Today I came across an article from the November issue of the American Journal of Physical Anthropology regarding Neanderthals and the reasoning for why some anthropologists think they possessed shorter limbs. Like many of you who studied anthropology, I was taught that Neanderthals shorter limbs were adaptations to colder climates. In logical sense shorter, more robust limbs, which would be closer to one’s core body and regulate heat conservation more efficiently than that of an individual with longer, thinner limbs. However the articles proposes an alternative thesis as well as throws out the commonly accepted idea I just mentioned. Their thesis states that:
“(1) Neandertals, despite exhibiting shorter lower limbs, would have been able to use similar stride frequencies per speed as longer-limbed modern humans on sloped terrain, due to their lower crural indices; and (2) shortened distal limb segments are characteristic of bovids that inhabit more rugged terrains, regardless of climate. These results suggest that the shortened distal lower limb segments of Neandertals were not a locomotor disadvantage within more rugged environments.”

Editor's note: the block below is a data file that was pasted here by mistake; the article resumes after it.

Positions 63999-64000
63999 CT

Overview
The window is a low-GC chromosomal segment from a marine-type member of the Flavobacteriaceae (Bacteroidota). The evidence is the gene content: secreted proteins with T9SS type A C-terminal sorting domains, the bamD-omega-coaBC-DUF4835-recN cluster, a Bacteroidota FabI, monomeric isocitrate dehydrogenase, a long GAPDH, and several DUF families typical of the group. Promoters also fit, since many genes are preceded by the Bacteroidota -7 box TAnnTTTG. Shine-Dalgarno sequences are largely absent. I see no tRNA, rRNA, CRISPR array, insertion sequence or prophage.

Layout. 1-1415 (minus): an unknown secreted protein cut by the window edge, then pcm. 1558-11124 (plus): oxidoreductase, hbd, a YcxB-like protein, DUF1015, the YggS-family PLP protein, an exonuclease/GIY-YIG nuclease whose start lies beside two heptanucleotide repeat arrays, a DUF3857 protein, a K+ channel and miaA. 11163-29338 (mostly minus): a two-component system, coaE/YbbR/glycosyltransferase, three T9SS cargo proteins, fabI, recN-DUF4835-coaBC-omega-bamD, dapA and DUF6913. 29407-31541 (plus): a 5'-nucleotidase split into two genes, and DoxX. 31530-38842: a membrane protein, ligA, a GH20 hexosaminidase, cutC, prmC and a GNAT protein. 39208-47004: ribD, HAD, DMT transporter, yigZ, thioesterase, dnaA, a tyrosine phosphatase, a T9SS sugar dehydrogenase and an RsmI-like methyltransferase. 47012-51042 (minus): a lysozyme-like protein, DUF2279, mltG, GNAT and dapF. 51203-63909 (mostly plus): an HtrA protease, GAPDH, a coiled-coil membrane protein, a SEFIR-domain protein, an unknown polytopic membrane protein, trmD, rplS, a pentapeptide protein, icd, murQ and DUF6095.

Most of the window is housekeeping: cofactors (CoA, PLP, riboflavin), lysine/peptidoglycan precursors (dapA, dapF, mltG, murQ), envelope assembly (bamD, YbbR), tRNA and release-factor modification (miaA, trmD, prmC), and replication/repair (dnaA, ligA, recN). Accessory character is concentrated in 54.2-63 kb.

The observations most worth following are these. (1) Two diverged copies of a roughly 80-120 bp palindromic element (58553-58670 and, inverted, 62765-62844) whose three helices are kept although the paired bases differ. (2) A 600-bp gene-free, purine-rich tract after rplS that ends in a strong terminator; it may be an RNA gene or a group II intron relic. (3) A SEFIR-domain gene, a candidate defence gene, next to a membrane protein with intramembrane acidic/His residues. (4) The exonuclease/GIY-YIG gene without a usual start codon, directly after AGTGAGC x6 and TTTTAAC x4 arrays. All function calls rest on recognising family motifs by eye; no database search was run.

Am J Phys Anthropol, 2011. © 2011 Wiley-Liss, Inc.
Moreover, much of their data is based on animals found in similar environmental conditions. They found that animals in a similar terrain possess shorter limbs to help benefit their locomotion despite the climate.
I think it is important as an archaeologist to have an open mind. Also to question what we are taught. I am not saying what we are usually taught is incorrect; rather I am saying to take what you have learned and explore it further, incorporating your own ideas. And maybe you just might discover something entirely new.
Article in full digital text
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